Celebrated primarily for her creative literary endeavors and vibrant personality as one of the central figures of the Harlem Renaissance, Zora Neale Hurston’s work as an anthropologist tends to be overshadowed by her work as a novelist, journalist and playwright. The first African American to chronicle African American folklore and voodou, Hurston studied anthropology at Barnard in the 1920s under Franz Boas, who encouraged her interests in African American folklore. Data for her scholarly work and creative writing came from her years growing up in all-black Eatonville, Florida, and she drew upon the keen insights and observations gained from her anthropological research in crafting her fictional work. The only black student at Barnard, and the only one known to have graduated from this institution, she received a B.A. degree in 1928.
In 1929 she began a series of fieldwork trips to the U.S. South and to the Caribbean (Haiti and Jamaica). Her research was supported by Rosenwald and Guggenheim fellowships and private funding. Findings of this research are published in Mules and Men (1935), her first major anthropological work, and the first collection of black folklore by a black American. Her second major anthropological work was Tell My Horse (1938), on the materials she collected on Vodun.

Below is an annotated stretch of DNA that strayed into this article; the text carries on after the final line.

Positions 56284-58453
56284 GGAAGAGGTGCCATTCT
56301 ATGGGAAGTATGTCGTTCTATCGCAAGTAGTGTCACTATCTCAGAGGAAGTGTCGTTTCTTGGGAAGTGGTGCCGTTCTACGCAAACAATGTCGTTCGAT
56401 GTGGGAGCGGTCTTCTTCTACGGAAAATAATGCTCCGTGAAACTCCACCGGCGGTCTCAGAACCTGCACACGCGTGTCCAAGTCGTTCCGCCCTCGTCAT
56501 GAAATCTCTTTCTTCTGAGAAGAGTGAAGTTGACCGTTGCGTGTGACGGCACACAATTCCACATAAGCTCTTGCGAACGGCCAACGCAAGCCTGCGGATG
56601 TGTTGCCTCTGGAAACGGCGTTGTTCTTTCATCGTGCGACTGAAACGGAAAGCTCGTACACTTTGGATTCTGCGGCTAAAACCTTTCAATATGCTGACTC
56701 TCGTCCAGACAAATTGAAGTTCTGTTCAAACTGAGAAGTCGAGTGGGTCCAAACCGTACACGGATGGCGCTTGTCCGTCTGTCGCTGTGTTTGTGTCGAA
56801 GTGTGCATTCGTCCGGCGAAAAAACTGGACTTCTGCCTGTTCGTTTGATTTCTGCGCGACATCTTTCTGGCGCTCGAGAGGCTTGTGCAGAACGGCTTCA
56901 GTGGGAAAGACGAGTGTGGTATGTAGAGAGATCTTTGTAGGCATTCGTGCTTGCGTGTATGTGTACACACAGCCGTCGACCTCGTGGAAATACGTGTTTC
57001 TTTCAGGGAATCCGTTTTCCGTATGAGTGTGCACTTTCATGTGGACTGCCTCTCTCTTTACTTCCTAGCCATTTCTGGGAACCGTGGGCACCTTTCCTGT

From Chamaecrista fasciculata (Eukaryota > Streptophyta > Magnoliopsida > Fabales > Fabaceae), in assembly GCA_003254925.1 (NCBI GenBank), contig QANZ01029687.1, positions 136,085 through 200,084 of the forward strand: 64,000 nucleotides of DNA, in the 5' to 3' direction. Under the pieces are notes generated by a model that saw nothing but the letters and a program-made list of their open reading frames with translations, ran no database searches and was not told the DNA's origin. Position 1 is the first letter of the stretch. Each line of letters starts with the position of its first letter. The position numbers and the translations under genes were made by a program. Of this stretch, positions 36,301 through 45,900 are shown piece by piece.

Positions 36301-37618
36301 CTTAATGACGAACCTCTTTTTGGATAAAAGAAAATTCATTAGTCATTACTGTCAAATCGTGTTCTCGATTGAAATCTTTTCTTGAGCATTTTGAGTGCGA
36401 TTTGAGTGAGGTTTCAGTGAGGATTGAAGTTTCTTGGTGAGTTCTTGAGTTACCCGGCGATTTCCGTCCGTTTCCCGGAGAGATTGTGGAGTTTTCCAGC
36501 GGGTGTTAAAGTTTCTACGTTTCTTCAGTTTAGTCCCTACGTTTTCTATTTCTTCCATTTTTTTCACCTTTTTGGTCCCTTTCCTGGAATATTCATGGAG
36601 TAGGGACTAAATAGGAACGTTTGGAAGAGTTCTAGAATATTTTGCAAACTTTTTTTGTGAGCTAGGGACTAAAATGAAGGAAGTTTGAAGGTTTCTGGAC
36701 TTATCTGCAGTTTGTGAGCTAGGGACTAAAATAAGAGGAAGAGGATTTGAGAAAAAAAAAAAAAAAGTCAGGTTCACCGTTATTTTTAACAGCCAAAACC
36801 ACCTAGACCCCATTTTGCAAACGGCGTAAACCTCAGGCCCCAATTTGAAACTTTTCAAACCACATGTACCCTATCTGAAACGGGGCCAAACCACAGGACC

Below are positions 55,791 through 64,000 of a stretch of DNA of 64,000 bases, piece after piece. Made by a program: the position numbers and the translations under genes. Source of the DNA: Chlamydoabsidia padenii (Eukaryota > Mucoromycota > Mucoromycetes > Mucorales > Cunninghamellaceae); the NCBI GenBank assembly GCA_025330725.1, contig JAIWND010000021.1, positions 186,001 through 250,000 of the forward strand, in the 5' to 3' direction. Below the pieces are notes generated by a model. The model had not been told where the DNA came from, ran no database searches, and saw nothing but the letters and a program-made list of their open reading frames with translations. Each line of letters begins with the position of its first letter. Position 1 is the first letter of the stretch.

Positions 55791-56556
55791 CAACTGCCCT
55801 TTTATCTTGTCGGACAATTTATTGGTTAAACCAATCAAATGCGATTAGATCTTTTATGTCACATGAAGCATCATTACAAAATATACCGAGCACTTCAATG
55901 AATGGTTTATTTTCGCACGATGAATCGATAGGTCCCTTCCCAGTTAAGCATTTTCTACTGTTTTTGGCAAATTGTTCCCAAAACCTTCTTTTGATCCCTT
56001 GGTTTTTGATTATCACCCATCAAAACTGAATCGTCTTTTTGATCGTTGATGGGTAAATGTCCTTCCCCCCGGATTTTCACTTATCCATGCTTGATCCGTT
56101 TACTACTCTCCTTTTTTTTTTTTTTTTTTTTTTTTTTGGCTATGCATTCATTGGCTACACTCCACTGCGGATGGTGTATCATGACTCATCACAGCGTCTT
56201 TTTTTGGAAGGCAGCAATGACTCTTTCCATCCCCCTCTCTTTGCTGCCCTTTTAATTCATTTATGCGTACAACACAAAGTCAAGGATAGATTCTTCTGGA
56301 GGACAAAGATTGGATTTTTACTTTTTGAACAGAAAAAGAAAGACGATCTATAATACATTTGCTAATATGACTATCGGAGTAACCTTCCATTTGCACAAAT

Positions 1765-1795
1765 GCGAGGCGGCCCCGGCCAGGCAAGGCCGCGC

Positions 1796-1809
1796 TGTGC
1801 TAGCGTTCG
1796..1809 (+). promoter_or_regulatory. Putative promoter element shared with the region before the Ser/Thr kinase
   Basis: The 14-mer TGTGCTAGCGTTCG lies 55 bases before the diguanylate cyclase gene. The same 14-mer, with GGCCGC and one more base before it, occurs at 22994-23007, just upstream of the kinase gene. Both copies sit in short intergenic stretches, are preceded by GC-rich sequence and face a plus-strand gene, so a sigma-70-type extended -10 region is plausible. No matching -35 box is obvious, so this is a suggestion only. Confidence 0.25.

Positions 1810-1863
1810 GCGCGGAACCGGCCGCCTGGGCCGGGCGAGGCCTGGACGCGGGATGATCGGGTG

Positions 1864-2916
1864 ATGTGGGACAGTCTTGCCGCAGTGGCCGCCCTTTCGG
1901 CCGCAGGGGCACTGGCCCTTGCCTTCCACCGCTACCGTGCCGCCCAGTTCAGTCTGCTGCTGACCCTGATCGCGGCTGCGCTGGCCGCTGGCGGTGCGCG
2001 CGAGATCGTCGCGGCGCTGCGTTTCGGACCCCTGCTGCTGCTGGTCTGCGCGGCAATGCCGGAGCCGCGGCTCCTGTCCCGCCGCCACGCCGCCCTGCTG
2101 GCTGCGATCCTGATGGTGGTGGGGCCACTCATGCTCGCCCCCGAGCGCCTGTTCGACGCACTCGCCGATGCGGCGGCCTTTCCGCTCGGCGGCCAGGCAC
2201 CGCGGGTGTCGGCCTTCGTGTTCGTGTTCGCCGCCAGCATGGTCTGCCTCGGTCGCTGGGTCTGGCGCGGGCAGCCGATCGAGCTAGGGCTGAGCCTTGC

Hurston’s contribution to anthropology was not merely in her superior ability to provide vivid imagery of Black culture, but also in her pioneering efforts toward theorizing the African diaspora, and her methodological innovations. As anthropologist Irma McClaurin notes ” Hurston’s research was deeply rooted in a Diaspora paradigm, which stressed an examination of the cultural continuities and differences that emerged when Blacks were scattered across the Americas and Europe as a consequence of slavery.”
McClaurin and others have also hailed Hurston’s role as “an important innovator in anthropological theory and method.” According to McClaurin,
Hurston embraced anthropology’s belief that rigorous and systematic training provided its practitioners with a unique vision of the world. And her metaphor of anthropology as a spy-glass, as an illuminating lens, still resonates today. But where she departed from convention was in her choice of subject matter. To study her own people as a native anthropologist ran counter to the prevailing intellectual winds. Further, her blurring of literary conventions with ethnographic data was a challenge of which she was keenly aware. Hurston’s willingness to go against the grain and to experiment with new ethnographic styles and methods positions her as the foremother of what is today called interpretive anthropology, or the new ethnography (Finding Zora <http://www.research.ufl.edu/publications/explore/v07n1/zora.htm>.